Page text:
Tuesday, September 13, 2011

Affordable Housing in Woodstock

There's a great article in the New York Times today about affordable housing in Woodstock, NY. At issue is a 53-unit affordable housing complex called Woodstock Commons that is stirring up a lot of controversy, despite having broken ground earlier this summer. Opponents, trying carefully to deflect accusations of Nimbyism, cited practical objections based on Woodstock’s small size, quaint downtown, and aging infrastructure. "Among their complaints: the project is too big, it is at a dangerous bend for traffic and the site should remain green space."
Well, it certainly sounds like Nimbyism to us. The Times quotes the Town Supervisor, who seems to tell it like it is: “Nobody would tell you they don’t want these people in our town. . . . Instead, they talk about the effect on the quality of life, ramping up the costs of services and those kind of things. But there’s a joke in town that the reason The Woodstock Times costs a dollar is because people don’t want change. People come here and they think they have an investment in the town being a certain way.”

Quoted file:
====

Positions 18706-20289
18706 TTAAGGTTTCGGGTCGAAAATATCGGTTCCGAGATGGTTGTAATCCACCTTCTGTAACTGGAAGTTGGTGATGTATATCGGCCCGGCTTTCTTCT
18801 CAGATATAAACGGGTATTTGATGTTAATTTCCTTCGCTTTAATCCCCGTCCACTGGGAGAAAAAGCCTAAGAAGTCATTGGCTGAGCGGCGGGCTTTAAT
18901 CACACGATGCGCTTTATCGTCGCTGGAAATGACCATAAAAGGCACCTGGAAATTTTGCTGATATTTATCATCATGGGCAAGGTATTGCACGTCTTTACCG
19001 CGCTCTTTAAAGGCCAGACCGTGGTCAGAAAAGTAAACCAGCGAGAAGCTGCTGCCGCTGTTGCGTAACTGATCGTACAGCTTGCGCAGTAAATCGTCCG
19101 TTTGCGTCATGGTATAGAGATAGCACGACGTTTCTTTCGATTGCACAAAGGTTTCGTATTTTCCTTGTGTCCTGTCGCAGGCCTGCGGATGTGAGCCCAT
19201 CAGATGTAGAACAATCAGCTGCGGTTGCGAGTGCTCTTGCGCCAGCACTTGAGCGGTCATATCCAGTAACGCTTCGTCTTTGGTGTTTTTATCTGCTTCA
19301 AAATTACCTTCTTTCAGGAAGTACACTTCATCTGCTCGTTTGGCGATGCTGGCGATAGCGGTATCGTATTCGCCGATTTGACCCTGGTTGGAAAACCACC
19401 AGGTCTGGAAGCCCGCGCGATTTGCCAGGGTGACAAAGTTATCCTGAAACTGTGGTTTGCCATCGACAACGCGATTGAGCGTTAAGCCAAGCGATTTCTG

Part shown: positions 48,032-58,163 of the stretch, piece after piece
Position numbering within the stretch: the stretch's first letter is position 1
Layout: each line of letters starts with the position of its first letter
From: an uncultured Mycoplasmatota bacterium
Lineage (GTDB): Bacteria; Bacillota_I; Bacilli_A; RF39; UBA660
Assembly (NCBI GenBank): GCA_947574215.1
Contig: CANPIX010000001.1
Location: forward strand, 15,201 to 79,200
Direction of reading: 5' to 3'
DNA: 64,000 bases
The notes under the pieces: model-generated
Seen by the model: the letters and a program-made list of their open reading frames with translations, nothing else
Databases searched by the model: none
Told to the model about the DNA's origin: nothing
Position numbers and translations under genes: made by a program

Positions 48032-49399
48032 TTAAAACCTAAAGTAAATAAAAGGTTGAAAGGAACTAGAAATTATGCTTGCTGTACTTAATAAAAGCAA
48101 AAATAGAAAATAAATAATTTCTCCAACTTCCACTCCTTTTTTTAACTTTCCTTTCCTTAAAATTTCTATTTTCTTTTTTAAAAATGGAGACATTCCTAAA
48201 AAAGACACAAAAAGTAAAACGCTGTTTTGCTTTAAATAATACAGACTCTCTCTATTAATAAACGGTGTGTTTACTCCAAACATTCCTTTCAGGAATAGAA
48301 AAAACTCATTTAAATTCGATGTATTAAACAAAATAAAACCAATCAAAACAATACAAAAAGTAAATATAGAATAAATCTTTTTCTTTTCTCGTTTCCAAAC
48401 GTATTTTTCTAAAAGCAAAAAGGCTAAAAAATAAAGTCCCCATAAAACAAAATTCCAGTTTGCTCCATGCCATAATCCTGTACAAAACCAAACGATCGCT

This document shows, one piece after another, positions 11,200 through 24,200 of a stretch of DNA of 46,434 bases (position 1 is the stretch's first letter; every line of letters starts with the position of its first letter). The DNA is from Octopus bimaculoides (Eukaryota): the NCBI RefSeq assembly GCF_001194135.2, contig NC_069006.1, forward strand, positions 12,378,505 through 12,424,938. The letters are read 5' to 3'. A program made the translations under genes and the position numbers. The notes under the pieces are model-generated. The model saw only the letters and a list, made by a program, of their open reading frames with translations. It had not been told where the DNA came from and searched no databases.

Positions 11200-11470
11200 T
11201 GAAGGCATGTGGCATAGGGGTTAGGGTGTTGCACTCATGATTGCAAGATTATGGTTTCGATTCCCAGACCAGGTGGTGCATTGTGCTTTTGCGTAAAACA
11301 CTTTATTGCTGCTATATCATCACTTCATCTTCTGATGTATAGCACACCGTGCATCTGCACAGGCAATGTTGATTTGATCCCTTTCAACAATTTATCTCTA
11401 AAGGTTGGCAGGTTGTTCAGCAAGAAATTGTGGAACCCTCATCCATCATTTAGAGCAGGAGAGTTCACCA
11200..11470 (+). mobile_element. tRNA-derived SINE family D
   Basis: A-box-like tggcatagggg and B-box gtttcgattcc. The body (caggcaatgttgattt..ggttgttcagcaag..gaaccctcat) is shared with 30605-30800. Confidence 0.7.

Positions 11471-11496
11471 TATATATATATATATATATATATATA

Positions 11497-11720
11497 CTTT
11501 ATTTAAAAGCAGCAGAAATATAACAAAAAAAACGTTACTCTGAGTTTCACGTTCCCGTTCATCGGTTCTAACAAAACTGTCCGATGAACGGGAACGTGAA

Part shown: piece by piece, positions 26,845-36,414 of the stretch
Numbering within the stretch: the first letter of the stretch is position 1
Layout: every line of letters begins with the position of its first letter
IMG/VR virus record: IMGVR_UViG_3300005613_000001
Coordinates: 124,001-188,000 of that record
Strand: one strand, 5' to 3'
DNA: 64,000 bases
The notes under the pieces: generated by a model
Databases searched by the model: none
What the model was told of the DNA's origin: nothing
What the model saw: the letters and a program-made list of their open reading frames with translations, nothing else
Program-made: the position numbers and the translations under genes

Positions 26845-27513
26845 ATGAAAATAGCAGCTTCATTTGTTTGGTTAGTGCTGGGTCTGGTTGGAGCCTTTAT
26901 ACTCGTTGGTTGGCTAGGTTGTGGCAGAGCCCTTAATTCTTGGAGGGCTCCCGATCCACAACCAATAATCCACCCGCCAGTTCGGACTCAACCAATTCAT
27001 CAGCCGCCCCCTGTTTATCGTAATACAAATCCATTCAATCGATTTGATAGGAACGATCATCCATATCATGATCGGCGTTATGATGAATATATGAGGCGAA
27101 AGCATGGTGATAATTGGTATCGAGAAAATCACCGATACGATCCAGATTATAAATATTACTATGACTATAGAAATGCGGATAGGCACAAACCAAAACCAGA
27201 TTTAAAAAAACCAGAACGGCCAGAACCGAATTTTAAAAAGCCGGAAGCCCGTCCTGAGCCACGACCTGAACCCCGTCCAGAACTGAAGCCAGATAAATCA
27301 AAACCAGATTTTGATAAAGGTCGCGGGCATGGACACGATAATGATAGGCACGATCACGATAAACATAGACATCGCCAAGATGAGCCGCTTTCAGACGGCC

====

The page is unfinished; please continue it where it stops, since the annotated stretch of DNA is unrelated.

The controversy surrounding Woodstock Commons is in many ways analogous to the controversy surrounding the ongoing housing desegregation suit in Westchester, where "limousine liberals" are organizing against court-mandated affordable housing along some of the same grounds. I don't think there are many limousine liberals in Woodstock, but the Woodstockers' claim that they are acting in the interest of Mother Earth bears a resemblance to the sudden concerns about wetland protection that emerged in Westchester communities like Bedford in the 1970s (read James and Nancy Duncan's excellent Landscapes of Power for more on this topic).

The fact remains that, as the article points out, Woodstock real estate prices are "increasingly out of the reach of the humbler classes." Does anything more really need to be said?

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